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While the 1984 Act has been a boon for lower-cost generics, its goal of incentivizing new drug discovery has failed.
As the industry and the public focuses on mergers, tax inversions, pricing, and the drying up of research pipelines, there seems to be little interest in re-evaluating the underlying intellectual property regime intended to promote research and development of new drugs. While that regime has largely remained unchanged since the Hatch-Waxman (HW) Act was first passed in 1984, much else has changed, including increased discovery and research costs, longer development and approval times, greater regulatory hurdles, and mandatory substitution laws, all resulting in a very different environment than the proponents of the law envisioned in 1984.
HW was intended to be a fair compromise between research-based pharmaceutical companies that invent new drugs, and obtain regulatory approval to sell them, and generic companies that copy them. A bit like communism, the deal looked great on paper but broke down over the years in practice. It is our opinion that the 1984 Act has more than achieved its goals of providing lower-priced generic drugs to the American consumer, but that the goal of incentivizing research and new drug discovery has fallen short.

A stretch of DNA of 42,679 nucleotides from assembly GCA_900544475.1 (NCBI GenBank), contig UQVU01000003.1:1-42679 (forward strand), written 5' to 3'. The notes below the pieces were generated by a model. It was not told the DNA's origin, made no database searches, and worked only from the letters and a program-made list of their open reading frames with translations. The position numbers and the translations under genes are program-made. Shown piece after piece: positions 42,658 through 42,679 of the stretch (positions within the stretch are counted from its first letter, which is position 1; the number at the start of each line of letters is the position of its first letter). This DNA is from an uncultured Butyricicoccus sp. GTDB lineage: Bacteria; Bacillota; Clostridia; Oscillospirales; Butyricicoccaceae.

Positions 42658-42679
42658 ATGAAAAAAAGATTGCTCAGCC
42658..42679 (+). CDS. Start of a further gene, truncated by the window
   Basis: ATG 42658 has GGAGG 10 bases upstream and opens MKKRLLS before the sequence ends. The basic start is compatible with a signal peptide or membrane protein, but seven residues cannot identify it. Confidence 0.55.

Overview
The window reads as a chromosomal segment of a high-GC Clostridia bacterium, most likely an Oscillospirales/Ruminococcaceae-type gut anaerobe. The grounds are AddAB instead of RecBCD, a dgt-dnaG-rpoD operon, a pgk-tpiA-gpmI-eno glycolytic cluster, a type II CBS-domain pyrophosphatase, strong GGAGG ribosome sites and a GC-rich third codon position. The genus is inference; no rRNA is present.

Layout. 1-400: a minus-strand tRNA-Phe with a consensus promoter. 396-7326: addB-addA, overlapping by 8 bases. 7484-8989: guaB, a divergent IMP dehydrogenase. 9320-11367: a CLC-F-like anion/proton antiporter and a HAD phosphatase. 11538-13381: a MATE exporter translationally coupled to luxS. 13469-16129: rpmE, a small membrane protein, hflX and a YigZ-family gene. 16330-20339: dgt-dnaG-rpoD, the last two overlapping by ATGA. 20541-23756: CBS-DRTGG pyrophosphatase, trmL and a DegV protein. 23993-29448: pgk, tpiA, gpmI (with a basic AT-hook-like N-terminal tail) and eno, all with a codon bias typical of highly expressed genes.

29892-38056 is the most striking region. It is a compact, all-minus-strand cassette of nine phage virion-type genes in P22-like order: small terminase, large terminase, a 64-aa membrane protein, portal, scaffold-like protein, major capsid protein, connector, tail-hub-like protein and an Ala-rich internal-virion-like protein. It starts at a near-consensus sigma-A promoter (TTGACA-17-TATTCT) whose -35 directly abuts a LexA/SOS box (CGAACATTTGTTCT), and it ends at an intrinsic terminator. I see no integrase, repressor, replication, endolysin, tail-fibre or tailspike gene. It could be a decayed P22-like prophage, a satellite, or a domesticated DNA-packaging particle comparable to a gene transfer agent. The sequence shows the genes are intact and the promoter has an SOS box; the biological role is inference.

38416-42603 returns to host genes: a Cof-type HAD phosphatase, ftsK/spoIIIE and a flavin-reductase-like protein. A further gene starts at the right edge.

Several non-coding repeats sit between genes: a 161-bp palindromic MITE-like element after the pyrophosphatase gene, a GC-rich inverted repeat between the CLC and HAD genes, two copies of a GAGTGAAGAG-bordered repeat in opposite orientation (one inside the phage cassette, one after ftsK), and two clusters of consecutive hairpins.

In order to sell a drug in the US, marketing approval must first be obtained from the FDA. This is a time-consuming and expensive process taking anywhere from 10 to 15 years and costing over a billion dollars. This daunting statistic is made even more so when one realizes that for every 10,000 drugs discovered, only one ever survives the rigorous FDA process and makes it to market.
In 1984, the time to obtain FDA approval, as well as the cost to do so, was much less. The increase in cost is perhaps not even as significant as the increased number of years the process requires. Since patent protection must be obtained at the time of drug discovery, each year that is consumed gaining FDA marketing regulatory approval chips away at the patent’s 20-year term. This is exactly why the research-based companies initially thought the HW trade was a good one. In exchange for allowing generics to piggy-back on the innovator’s health approvals, research-based companies were awarded certain limited patent term extensions to recoup a portion of the years lost during the onerous regulatory process.